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Synthetic fertilizers have oozed into CA groundwater for decades




Migrant workers harvest strawberries at a farm near Oxnard, Calif. Ventura County is one of two counties where labor organizers hope to get a Bill of Rights passed to protect farm workers from abuse and wage theft.
Migrant workers harvest strawberries at a farm near Oxnard, Calif. Ventura County is one of two counties where labor organizers hope to get a Bill of Rights passed to protect farm workers from abuse and wage theft.
/Joe Klamar/AFP/Getty Images

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Synthetic fertilizer has been used by California farmers for nearly seven decades.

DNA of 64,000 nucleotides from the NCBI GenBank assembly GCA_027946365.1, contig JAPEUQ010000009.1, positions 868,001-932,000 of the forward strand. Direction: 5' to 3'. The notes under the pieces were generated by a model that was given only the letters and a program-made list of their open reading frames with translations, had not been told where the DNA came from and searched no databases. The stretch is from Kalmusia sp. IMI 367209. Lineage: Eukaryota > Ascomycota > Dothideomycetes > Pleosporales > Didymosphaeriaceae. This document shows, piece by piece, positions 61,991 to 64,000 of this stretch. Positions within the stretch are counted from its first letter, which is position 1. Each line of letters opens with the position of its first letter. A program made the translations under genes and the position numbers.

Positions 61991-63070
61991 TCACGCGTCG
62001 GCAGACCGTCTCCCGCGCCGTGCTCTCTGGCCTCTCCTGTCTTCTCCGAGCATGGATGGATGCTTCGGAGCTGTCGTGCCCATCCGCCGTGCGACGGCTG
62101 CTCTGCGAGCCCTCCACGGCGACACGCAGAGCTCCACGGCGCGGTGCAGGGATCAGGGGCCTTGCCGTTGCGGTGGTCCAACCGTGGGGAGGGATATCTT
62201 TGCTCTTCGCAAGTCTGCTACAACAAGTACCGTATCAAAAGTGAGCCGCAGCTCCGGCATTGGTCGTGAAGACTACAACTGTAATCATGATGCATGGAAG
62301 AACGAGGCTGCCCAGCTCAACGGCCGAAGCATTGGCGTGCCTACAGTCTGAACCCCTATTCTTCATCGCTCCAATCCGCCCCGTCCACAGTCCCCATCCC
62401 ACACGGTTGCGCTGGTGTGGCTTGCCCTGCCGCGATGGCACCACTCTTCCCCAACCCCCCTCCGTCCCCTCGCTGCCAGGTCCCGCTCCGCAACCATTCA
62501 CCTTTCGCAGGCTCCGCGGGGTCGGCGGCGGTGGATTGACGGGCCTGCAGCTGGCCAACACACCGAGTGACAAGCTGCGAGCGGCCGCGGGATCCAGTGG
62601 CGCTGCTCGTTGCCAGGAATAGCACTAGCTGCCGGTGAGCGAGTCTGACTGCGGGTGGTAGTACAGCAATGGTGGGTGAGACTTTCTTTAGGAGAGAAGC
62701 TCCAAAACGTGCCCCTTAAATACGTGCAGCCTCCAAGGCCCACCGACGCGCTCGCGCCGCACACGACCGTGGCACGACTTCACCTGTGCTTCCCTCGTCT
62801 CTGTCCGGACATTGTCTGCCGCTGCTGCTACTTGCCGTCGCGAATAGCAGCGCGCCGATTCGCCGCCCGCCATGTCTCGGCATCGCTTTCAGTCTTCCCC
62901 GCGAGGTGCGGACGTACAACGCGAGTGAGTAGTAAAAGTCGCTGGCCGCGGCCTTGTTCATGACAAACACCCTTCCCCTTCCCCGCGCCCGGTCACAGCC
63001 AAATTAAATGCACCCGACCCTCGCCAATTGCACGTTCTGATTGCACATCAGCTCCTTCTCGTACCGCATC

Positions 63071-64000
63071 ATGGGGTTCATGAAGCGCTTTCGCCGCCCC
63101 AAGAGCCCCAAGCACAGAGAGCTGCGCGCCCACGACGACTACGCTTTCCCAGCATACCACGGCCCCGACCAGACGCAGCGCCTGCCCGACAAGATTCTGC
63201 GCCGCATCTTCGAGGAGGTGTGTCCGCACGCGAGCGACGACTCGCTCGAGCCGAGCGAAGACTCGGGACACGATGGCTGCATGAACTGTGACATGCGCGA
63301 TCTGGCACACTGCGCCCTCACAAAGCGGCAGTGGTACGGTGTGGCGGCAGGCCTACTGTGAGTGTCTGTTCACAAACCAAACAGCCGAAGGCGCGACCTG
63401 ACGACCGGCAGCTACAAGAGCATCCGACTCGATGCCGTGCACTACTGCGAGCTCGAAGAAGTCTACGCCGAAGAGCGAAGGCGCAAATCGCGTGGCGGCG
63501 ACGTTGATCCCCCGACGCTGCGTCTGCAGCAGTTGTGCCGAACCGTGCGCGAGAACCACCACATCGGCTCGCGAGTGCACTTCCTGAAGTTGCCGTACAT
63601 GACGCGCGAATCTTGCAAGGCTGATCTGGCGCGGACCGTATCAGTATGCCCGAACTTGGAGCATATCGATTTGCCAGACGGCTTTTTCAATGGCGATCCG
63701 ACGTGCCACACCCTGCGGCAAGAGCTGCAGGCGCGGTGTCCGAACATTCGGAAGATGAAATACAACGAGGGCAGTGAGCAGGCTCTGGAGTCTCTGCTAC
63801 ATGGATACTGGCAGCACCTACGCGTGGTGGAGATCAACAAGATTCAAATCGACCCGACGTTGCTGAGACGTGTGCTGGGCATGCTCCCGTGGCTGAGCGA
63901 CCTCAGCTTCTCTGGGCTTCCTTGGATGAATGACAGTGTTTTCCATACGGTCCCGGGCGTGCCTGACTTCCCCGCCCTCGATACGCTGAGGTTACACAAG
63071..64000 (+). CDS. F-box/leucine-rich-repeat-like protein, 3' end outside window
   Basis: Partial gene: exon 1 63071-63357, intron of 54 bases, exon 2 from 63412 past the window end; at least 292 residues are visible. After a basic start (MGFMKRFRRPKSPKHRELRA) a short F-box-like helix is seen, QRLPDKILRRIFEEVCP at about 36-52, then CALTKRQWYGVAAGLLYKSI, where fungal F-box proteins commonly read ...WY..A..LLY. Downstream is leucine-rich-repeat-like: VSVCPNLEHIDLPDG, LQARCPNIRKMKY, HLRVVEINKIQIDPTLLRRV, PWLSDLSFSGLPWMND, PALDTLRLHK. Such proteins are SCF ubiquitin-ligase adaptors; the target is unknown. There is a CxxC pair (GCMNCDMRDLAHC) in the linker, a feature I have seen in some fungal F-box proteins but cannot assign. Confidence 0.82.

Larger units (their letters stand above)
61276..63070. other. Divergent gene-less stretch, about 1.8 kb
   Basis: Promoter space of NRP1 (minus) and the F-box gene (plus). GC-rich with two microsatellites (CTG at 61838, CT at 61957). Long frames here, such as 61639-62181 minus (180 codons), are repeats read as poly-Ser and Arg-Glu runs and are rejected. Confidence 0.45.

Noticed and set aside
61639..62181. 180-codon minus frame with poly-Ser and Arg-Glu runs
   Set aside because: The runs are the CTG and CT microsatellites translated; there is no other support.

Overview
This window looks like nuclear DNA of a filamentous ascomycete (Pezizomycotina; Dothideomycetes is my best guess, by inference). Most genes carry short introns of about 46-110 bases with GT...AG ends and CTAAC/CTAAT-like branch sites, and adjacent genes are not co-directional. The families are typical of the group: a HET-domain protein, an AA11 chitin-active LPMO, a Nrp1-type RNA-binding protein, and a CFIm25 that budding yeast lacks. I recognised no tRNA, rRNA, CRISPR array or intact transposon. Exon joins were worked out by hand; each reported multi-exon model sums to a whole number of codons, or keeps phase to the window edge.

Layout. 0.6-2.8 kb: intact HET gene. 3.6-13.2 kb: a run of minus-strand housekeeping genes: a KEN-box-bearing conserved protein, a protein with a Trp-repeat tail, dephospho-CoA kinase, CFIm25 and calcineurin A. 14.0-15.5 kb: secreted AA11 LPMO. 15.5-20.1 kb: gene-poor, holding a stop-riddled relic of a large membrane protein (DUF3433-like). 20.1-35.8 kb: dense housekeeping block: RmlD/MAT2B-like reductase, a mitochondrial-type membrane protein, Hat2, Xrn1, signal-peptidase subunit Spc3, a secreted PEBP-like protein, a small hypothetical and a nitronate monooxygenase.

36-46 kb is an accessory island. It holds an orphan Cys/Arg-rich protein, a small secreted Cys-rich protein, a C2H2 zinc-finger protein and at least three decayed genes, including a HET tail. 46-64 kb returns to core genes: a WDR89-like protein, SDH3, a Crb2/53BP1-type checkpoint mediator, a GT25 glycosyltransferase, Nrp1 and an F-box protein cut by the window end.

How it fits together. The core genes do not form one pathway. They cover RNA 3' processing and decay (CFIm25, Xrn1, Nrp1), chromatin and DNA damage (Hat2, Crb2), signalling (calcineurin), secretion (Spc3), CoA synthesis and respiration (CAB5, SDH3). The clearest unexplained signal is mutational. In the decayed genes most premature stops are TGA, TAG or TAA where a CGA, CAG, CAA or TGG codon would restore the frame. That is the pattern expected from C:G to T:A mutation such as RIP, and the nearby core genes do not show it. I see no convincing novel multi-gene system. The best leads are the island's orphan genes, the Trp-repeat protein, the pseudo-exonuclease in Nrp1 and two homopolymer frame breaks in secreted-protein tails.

The main ingredient in that fertilizer, nitrogen, helps the Golden State produce more than half of the country's fruits and vegetables. Growers use more than 500 tons of it every year.

But new research is shedding light on the environmental impact of the practice. The study says that much of the nitrogen eventually ends up in local groundwater, and that's creating a big problem for farmers and nearby residents alike.

The Agricultural Sustainability Institute at UC Davis conducted the study. Institute director Tom Tomich joined Take Two to explain the impact the seepage could have on nearby communities if action isn't taken. 

Press the blue play button above to hear the full interview.